After apologizing to PETA, Hathaway explained her decision, saying, "You imagine what that's like — what it's like running through water and then you wear a 40-pound suit on top of it, so for me it was intense. I was facing my life, I don't know how many days in a row of, like, garbanzo beans on a plate." So she swapped out the beans and grains for a Paleo-style diet featuring lots of meat, veggies and a little fruit. "I just felt so much better!"
While many people have been upset over her public confession, saying she gave up her principles, I applaud her. As someone who was vegetarian for years, then vegan and then returned to being an omnivore, I have nothing but sympathy for her struggle. Like Hathaway, I simply couldn't thrive on a vegan diet — something I didn't discover until I was pregnant and so anemic I could barely get out of bed. It took me a long time to not see taking care of my body as a moral failing and feeling horrible guilt every time I ate meat.
How we eat is so personal: Some people thrive on one type of diet while others need something else. So I talked to Tori Cohen, a registered dietitian and Director of Food and Nutrition Services at Los Robles Hospital in Thousand Oaks, California, about how to tell if your diet isn't working for you.
Extreme tiredness and low energy is the first thing Cohen looks for in her clients. "If you're really easily fatigued, then you're just not getting what you need from your diet," she explains. "Pay attention any time you make a big change and if your energy levels go down, if you can't do your daily activities, then you might need to rethink it."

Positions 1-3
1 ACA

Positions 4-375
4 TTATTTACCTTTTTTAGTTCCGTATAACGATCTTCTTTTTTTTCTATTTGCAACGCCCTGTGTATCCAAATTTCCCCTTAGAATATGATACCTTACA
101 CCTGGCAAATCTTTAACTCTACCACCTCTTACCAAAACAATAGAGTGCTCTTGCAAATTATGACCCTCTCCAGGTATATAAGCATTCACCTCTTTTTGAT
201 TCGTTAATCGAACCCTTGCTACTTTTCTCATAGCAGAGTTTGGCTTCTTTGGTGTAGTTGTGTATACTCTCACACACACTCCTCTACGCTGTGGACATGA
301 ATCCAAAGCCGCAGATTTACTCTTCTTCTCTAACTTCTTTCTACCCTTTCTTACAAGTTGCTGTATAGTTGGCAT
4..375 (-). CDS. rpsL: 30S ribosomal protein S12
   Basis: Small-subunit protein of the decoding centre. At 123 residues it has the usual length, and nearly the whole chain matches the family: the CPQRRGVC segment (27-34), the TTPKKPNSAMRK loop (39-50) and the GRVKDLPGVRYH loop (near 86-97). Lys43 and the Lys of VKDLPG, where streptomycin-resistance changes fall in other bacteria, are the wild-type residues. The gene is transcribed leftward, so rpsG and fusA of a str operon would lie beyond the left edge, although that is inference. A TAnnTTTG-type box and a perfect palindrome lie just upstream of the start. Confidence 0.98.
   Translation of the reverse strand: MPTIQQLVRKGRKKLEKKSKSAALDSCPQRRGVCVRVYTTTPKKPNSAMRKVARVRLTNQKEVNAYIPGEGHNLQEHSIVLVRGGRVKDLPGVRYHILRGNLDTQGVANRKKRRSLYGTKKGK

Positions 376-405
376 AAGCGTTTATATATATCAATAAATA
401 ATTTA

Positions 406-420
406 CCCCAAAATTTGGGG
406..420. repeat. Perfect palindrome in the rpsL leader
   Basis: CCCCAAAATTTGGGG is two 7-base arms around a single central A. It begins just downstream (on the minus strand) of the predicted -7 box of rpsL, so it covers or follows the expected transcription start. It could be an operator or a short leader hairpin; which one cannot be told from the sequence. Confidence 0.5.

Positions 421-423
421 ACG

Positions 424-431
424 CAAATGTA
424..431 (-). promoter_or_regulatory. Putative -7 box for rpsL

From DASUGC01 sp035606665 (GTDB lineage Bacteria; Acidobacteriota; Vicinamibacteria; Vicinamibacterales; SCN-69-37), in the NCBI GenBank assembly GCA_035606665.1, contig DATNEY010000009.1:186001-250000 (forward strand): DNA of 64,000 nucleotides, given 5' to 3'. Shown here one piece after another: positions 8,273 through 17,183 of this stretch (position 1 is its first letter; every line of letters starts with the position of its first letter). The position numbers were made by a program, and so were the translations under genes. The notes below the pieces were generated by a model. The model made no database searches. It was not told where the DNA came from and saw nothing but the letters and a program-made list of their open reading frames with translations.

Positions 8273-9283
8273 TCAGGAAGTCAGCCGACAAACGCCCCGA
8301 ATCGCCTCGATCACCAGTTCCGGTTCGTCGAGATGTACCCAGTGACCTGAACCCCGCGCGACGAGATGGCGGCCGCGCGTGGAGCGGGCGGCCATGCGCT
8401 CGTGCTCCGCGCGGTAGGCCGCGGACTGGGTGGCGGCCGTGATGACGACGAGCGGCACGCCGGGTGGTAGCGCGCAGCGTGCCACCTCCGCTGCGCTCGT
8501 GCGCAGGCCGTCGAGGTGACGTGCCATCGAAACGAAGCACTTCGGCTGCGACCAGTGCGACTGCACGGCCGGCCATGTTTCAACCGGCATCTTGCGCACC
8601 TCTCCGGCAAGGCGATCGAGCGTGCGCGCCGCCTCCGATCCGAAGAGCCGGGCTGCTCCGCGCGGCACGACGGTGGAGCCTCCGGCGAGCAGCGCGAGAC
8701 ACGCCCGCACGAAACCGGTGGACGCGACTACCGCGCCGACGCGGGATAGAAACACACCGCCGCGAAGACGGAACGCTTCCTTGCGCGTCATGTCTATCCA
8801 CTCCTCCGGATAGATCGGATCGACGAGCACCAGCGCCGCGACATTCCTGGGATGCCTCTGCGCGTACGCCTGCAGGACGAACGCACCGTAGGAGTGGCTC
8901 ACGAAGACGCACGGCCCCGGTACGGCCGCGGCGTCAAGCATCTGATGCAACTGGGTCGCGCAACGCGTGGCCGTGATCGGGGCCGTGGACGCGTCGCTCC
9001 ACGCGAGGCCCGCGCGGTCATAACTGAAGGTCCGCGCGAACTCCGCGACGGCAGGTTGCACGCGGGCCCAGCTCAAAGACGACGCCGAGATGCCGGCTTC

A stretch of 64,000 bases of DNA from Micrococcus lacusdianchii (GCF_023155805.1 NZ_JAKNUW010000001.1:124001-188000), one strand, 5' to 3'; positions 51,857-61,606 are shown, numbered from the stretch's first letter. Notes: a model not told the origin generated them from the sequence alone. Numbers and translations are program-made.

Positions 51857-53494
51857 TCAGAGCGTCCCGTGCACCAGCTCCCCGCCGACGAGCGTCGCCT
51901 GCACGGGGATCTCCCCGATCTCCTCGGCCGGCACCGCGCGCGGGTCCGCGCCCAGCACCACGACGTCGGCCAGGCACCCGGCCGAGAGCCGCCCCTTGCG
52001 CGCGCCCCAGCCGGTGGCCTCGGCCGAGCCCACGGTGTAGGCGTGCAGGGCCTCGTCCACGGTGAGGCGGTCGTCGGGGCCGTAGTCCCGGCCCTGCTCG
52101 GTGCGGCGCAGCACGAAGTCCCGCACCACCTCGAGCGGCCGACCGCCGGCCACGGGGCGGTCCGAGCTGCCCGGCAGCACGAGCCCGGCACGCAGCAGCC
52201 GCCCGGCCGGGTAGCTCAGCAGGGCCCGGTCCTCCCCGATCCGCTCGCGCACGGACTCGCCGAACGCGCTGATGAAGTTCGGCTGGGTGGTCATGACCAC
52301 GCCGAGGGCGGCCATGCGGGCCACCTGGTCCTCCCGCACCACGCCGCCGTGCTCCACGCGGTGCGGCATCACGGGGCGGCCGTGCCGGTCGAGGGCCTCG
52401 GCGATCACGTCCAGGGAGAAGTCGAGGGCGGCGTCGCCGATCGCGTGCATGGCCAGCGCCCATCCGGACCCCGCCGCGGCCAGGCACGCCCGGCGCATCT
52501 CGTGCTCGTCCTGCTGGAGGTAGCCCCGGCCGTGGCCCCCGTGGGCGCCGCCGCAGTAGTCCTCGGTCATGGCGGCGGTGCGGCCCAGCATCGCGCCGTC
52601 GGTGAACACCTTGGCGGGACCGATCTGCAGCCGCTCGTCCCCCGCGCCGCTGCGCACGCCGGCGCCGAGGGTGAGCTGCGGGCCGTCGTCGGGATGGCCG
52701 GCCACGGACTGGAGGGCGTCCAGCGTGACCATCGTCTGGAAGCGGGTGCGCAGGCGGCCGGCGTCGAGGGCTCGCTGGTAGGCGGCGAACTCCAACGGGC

Whether you're an avid runner or a power-lifting goddess, one of the first things to be affected by diet are your daily sweat fests, Cohen says. Hathaway said the deciding factor for her was when she couldn't keep up with the physically intense scenes she was filming. "I just didn't feel good or healthy. I was not strong," she says. Cohen suggests writing down your benchmarks — how fast you can run a mile or how heavy a weight you lift — and if you're not able to keep up, then take a look at your diet.
"Your body will tell you when it isn't getting what it needs," Cohen says. Common signs of malnutrition are lackluster or thinning hair, brittle nails, dry skin, acne and — the canary in the coal mine — changes in your period. Women often lose their periods when their body fat drops too low.
We're often taught by practitioners of extreme diets not to trust medical professionals yet Cohen says this could be terribly harmful to you. "Just a simple blood test can look at your nutrition labs. Are you low in vitamin D? Are you lacking B12? Is your iron low?" she asks, as these deficiencies are particularly common in women on vegan diets.
You might think that feeling tired all the time would mean you'd be lights out the second your head hits the pillow but nutritional deficiencies have been shown to lead to insomnia.
If you do decide that your current diet isn't doing you any favors, Cohen recommends a slower approach rather than going whole-hog (ha!) like Hathaway did. "As you eat, your body produces enzymes to digest food and vegetarians or vegans may not have all the enzymes to digest animal product, so eating can be painful." To allow your body time to adjust, she recommends switching out a few meals at a time, gradually working up to a whole new approach.
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